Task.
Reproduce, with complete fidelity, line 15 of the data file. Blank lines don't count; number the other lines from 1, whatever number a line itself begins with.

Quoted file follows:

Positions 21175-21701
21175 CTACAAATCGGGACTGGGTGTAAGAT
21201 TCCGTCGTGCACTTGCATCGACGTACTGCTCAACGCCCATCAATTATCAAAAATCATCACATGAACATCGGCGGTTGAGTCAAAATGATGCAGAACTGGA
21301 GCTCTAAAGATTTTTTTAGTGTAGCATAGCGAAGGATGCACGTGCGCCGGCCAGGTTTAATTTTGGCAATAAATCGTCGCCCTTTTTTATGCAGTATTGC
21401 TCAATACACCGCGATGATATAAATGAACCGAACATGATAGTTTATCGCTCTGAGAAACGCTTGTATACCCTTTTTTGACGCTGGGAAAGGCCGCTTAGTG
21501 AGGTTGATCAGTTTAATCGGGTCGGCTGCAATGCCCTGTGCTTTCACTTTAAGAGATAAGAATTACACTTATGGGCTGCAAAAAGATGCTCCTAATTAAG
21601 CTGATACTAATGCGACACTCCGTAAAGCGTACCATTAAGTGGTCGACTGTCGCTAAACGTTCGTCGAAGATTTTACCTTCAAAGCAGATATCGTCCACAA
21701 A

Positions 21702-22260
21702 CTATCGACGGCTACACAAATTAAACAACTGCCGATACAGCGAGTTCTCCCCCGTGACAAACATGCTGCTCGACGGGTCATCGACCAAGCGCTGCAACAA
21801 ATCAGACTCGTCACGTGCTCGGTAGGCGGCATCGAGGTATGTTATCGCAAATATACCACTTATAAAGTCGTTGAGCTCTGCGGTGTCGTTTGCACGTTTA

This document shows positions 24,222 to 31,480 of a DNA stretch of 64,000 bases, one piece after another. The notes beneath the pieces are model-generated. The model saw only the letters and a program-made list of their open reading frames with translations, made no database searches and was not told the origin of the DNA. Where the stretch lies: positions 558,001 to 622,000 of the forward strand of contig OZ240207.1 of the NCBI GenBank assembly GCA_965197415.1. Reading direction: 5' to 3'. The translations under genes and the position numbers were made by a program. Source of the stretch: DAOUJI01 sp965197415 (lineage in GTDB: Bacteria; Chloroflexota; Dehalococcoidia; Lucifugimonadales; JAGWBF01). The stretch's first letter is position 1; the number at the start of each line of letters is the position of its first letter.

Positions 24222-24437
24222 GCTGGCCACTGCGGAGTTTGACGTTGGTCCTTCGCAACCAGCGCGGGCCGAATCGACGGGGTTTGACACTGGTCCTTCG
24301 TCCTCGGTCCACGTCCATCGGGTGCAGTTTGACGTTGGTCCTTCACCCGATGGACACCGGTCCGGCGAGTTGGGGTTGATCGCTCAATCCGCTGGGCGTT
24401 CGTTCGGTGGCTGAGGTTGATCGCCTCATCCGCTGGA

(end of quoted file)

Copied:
24301 TCCTCGGTCCACGTCCATCGGGTGCAGTTTGACGTTGGTCCTTCACCCGATGGACACCGGTCCGGCGAGTTGGGGTTGATCGCTCAATCCGCTGGGCGTT